By Kurt Liedtke for the Herald and News
In about a month, Shasta Elementary School students will be eating lettuce for lunch that they have watched grow from seed.
The first crop of lettuce was planted Wednesday morning in the school’s Juice Plus Tower Garden, an aeroponic system that uses water, liquid nutrients, and lights to grow produce indoors. Henley High School freshman Lanie Cox helped fourth-graders Bailey Gelhardt and Sophie Rietdyk plant three types of lettuce – butter crunch, burpee bibb and gourmet – in the futuristic-looking planter.
Shasta Elementary School Principal Randy Rose called the new tower garden an initial step towards his goal of having a full-size, operating greenhouse on the school campus. The school plans to start a garden club for students this spring.
“This is the appetizer,” he said. “It’s important for kids to understand how to grow food. There’s more to it than just putting a seed in the dirt and watering it.”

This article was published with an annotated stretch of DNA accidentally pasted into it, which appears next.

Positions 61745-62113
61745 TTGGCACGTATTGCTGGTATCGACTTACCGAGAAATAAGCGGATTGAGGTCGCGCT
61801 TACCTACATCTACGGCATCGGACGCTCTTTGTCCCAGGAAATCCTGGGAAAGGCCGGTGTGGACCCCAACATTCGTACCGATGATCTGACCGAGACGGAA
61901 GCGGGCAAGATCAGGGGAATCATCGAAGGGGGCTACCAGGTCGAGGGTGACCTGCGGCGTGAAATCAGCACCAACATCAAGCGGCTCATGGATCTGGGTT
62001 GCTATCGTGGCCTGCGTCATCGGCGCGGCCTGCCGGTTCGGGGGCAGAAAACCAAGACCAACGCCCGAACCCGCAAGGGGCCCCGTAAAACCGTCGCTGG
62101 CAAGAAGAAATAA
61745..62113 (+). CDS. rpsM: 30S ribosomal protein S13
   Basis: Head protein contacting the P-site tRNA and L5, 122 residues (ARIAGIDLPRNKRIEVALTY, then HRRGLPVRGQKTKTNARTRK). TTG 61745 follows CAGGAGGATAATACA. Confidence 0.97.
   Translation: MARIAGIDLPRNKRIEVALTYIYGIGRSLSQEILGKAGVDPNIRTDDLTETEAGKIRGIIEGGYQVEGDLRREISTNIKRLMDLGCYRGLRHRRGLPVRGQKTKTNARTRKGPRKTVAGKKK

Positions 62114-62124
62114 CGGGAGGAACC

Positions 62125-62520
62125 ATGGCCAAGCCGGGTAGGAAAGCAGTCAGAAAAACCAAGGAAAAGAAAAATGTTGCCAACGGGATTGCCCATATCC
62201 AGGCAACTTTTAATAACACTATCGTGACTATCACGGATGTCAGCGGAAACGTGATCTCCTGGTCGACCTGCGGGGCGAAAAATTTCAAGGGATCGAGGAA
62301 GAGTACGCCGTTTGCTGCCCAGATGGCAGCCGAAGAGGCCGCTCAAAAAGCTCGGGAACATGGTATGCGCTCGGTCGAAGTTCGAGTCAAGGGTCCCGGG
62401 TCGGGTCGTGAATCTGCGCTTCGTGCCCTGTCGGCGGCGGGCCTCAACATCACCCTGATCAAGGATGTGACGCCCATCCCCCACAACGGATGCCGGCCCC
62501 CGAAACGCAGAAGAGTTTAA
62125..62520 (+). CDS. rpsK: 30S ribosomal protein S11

Students crowded around the lighted tower as school started, firing questions at Anna Barlowe, a FoodCorps service member who teaches nutrition and helps with Farm to School programs at Shasta and Henley elementary schools. She explained how a timer releases water and liquid nutrition to help the plants grow without soil.
The tower garden system was originally purchased in 2017 by Cox and classmate Holly Parker as a sixth-grade TAG (Talented and Gifted) project for Henley Elementary School. Since Henley wasn’t using the system anymore, P.E. teacher Tiffany Poe, who works at both schools, arranged for the tower to be donated to Shasta.